Despite our many struggles, I want to thank you, Peru, for an amazing first year together.  I look forward to (hopefully) many to come.

About The Author

18 thoughts on “Thoughts on One Year in Peru”

  1. Beau, Hil & Shel

    Your blogs, just like you, are simply outstanding. You never disappoint! Can’t wait to see you in April! Be well! XOXOxo

  2. Danielle,
    You are a tenacious individual…making lemonade out of lemons. We are so proud of you! Can’t wait to make the trip in July! See you soon! oxox

  3. Liz Parker (Mom)

    Good one Danielle! A far cry from your early blogs. It is a totally different culture from the U S, but you’ve embraced it with gusto. I’m proud of you.

  4. Great summary although you forgot to add that you made Ceviche.
    I like green eggs and ham!
    I do! I like them, Sam-I-am!”

  5. Hi Danielle
    I met you at a women and wine night with Marie in Lima. I just found your blogs. Really made me smile. THANKS.
    Una consultita: We have two teens girls and am contemplating taking them to the jungle. I know that you enjoyed your work there and wondered if you would let me know what you recommend. We are residents now and so we can fly pretty cheaply but the lodge thing is a little confusing. They seem to have teen program. Is that worth it? Do the parents go to? I really don’t know if I can climb up a 100ft tree but might try. Also we could go for 5 days in March 8-12 or wait until June. What are your recommnedations?

  6. I enjoyed reading your experience in Peru. I’m from Peru, Lima, and I moved to the U.S. (Cleveland, Ohio) two and a half years ago because of my husband. By reading your blog, I have felt identified with all the emotions and frustration that you experienced living in a completely different culture, far away from your family and friends, and stopping your career. It’ is really admirable that you could overcome the obstacles that you found in my country. Peru is a beautiful place with warm people, but it also may be dangerous if you don’t know anybody there. I’m glad that you could make it out by yourself 😉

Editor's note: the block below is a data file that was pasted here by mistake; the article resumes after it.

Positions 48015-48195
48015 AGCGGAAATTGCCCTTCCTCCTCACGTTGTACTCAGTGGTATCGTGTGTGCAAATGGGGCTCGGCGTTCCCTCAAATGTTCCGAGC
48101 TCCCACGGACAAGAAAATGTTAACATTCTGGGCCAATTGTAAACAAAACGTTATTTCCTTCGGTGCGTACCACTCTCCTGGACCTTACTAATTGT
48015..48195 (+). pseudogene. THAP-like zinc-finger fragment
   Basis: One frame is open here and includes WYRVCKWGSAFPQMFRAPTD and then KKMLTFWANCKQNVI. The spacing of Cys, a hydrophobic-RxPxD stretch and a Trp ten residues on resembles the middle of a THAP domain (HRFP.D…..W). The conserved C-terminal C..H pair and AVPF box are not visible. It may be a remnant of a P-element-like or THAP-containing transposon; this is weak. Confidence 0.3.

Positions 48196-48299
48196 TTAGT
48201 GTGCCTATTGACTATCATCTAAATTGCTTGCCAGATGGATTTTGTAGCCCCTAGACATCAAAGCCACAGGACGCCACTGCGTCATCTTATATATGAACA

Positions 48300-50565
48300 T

I don’t know if it was just a coincidence or a meaningful indirect sign that I found your blog while I was searching for a new career path. As you mentioned in your blog, occupational therapy is not well developed in my country. I had never heard about that until I came here. In my country, I have always been interested in working with children; therefore, I studied to become early childhood teacher and then I wanted to specialize in phychomotricity for children. I looked online if this kind of field exists here, and I found out that it is considered as a part of a therapy or rehabilitation. And I also found that there are two programs that work with motor skills: occupational therapy and physical therapy. I’m really so confuse about what to choose. I only know that I have to fight a big battle to achieve what I want here. I feel nervous ……
    Please, could you tell me what if the main difference between an OT and PT? It would be so helpful for me to hear some information from someone who has experience in OT field. Thank you!!!!

    You also mentioned that your husband worked at a mine in Cajamarca. I have two cousins who are mining engineers and work there- I think they work in Yanacocha. Maybe your husband knew them 😉 …

    It was wonderful to read your blog!!! If you would like continue practicing your Spanish, you are welcome!..

    P.S. I ‘m sorry for my English mistakes. I’m still learning ..

    1. Hello Bea,
      I have to say, every time I hear that someone took the time to read my blog I am honored. I can imagine it would be quite a shock to move from Peru to the States. I would love to hear more about your experience. You’re English is great, by the way, nice job.